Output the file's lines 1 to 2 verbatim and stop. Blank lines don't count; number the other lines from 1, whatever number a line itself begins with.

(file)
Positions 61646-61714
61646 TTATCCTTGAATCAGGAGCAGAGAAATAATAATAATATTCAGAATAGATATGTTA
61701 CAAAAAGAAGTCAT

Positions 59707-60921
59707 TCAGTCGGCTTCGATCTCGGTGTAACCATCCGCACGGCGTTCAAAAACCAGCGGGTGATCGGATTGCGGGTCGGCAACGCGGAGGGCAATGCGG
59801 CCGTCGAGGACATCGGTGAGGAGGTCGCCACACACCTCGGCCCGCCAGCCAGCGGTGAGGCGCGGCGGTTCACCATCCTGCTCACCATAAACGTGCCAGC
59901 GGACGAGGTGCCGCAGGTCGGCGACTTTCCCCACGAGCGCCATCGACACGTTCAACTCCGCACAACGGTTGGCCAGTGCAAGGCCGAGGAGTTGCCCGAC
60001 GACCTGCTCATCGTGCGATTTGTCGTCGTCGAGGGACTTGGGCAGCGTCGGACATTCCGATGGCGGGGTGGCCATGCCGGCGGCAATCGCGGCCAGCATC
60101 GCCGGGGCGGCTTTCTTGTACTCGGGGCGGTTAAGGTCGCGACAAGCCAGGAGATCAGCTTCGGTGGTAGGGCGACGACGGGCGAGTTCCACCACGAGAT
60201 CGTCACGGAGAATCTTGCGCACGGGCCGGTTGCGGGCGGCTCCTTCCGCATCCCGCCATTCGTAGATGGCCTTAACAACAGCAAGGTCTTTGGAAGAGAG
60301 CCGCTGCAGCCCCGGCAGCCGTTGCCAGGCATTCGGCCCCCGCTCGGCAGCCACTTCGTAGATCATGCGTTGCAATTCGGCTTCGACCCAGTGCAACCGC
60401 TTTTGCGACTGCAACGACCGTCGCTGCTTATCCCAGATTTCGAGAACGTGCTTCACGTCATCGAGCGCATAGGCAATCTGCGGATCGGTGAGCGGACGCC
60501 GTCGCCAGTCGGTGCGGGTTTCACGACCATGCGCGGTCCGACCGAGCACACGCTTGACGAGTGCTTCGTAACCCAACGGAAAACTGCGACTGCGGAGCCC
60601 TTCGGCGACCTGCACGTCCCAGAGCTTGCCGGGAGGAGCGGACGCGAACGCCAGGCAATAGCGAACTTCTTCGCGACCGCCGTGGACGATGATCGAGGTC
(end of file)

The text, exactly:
Positions 61646-61714
61646 TTATCCTTGAATCAGGAGCAGAGAAATAATAATAATATTCAGAATAGATATGTTA